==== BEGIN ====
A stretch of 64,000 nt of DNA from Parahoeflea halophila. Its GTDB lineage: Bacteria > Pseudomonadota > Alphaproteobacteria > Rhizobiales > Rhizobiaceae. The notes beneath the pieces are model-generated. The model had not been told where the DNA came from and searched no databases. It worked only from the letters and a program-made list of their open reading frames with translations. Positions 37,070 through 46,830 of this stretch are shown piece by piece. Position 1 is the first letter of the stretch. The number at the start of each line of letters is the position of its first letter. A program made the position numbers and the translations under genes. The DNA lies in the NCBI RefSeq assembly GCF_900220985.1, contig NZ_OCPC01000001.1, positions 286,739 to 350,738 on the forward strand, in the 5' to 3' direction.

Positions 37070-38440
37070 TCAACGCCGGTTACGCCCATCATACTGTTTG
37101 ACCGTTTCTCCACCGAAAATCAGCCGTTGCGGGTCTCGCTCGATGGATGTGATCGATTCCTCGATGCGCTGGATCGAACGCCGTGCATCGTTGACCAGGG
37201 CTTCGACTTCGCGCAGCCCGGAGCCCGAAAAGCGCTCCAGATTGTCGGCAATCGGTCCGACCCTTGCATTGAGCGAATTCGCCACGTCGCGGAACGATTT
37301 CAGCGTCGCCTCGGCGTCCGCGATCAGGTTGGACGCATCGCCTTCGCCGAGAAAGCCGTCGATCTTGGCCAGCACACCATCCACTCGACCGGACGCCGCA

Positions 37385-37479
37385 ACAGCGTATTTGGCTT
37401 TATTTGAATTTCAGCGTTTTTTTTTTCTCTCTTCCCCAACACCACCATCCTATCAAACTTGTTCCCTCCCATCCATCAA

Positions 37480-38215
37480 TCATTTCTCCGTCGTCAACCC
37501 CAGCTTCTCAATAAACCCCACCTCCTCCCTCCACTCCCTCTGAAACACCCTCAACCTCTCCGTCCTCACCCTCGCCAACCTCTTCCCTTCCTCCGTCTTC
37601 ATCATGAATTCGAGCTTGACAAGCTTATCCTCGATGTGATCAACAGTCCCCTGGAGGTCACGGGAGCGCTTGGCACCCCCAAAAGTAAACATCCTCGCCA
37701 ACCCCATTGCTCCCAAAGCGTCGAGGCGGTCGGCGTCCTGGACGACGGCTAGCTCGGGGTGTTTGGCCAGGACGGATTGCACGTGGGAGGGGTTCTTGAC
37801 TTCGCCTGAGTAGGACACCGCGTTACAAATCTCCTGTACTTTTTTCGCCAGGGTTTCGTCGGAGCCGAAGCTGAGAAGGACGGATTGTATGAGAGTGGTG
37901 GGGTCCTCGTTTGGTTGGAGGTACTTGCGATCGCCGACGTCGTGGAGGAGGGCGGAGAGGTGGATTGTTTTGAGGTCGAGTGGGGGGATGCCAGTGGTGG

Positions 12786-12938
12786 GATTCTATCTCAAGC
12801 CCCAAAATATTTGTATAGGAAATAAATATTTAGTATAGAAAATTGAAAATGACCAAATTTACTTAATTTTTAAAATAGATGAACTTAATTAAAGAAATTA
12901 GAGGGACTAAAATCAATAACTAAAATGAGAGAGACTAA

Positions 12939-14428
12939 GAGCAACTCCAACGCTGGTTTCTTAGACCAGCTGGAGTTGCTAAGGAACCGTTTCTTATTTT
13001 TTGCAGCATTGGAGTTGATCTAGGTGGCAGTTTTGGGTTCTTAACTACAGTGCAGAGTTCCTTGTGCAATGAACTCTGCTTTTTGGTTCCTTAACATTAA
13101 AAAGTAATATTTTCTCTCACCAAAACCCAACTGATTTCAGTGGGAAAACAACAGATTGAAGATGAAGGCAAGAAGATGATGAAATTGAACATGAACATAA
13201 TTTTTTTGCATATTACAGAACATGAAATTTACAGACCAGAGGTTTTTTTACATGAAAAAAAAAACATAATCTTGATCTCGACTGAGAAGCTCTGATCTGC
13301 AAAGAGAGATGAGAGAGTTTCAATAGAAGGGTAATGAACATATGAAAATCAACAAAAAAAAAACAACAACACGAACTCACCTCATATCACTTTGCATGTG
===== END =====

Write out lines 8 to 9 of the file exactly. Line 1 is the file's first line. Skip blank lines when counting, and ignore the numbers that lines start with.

37385 ACAGCGTATTTGGCTT
37401 TATTTGAATTTCAGCGTTTTTTTTTTCTCTCTTCCCCAACACCACCATCCTATCAAACTTGTTCCCTCCCATCCATCAA